Zainali Jaffer, the founder and former CEO of video advertising platform Vungle, was arrested in October on a number of charges, including child abuse and "oral copulation of a person under 14". On Monday, a judge granted the district attorney's motion to dismiss all the charges against him citing a lack of convincing evidence.
Jaffer reportedly took two prescription medications which, when taken together, unknowingly caused "an adverse psychological reaction," Axios reported.
There were seven charges filed against Jaffer last year, including forcible lewd act on a child, assault with a deadly weapon, and battery on a police officer, according to court records.
According to San Mateo District Attorney Steve Wagstaffe, Jaffer's father called the police in the middle of the night following a violent altercation with him. When the police arrived, Jaffer was holding his son down and proceeded to grab him in the crotch area. He was unresponsive to police commands to get up and put his hands up, Wagstaffe told Gizmodo.
However, after reviewing footage from police body cams, a martial arts expert told prosecutors during the defence that Jaffer was engaging in a jiu-jitsu hold - although police reasonably misconstrued that his behaviour was sexual, Wagstaffe said.
Insufficient evidence prompted prosecutors to reexamine Jaffer's case, and they were unable to prove that Jaffer's misconduct was a result of "voluntary intoxication," San Francisco Chronicle reported.
"You can't just take a hallucinogen and excuse yourself of all responsibility," San Mateo County Deputy District Attorney Sharon Cho told San Francisco Chronicle. "In this case initially we believed that's what occurred - that the defendant had ingested LSD and then he committed the crimes."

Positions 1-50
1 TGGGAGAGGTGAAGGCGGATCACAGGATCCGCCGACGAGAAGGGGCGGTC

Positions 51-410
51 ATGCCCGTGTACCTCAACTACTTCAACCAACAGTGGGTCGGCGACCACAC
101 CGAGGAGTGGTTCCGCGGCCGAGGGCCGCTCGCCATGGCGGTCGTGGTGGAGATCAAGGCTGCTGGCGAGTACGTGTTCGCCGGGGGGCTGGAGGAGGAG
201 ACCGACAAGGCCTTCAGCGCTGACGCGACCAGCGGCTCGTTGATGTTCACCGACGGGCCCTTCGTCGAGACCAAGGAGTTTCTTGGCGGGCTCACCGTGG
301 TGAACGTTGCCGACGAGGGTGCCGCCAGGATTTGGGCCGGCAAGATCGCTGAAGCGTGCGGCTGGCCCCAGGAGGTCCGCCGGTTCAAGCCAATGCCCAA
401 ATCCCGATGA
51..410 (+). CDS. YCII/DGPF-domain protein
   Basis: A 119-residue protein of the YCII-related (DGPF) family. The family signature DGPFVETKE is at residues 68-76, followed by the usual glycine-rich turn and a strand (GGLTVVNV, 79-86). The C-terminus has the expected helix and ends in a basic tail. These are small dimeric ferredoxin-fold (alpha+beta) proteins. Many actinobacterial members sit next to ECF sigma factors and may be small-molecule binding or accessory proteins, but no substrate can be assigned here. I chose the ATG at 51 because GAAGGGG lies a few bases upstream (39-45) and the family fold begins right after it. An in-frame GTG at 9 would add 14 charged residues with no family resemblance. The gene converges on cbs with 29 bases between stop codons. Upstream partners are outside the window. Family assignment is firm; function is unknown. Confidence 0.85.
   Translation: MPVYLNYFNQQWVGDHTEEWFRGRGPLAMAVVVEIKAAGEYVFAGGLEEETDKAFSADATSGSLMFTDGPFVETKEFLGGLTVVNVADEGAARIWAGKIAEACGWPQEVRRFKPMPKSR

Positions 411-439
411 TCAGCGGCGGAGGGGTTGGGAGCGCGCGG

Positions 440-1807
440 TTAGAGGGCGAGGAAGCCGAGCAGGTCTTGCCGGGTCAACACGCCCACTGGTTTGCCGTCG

However, Cho said they later found he had not ingested LSD. "Ultimately, the people have the burden of proving that's not the case, and when we reevaluated, we felt the evidence was not such that we could meet that burden."
Cho added that this doesn't mean Jaffer's misconduct didn't happen. California has a legal defence of unconsciousness, which means that a defendant cannot be charged for their actions if they are not aware of what they are doing, and if the cause of their unconsciousness is not voluntary.
Wagstaffe noted that the burden is on the prosecution to prove beyond reasonable doubt that Jaffer was conscious of what he did or that he voluntarily took a drug, and they couldn't prove either of those things.
"Given the information given to us, we just can't prove that what resulted was voluntary intoxication versus this was someone suffering from a mental breakdown and in some kind of psychosis," Cho told the Chronicle.
"I was incredibly fortunate that I was able to defend myself through the legal system, but I am aware that many others are not," Jaffer said in a statement, Axios reported. "Moving forward, I plan on examining ways that I can help others who are innocent and are seeking to obtain justice."
Vungle provides in-app video ads and has worked with clients including Warner Brothers, Sony, Unilever and Nickelodeon. The ad tech startup said it hit a $US300 million ($408 million) revenue run rate last year and has been launching new products in the aftermath of Jaffer's scandal and departure.
But the former CEO may reportedly try to inch his way back into a leadership position at Vungle, where he still holds the most shares in the company.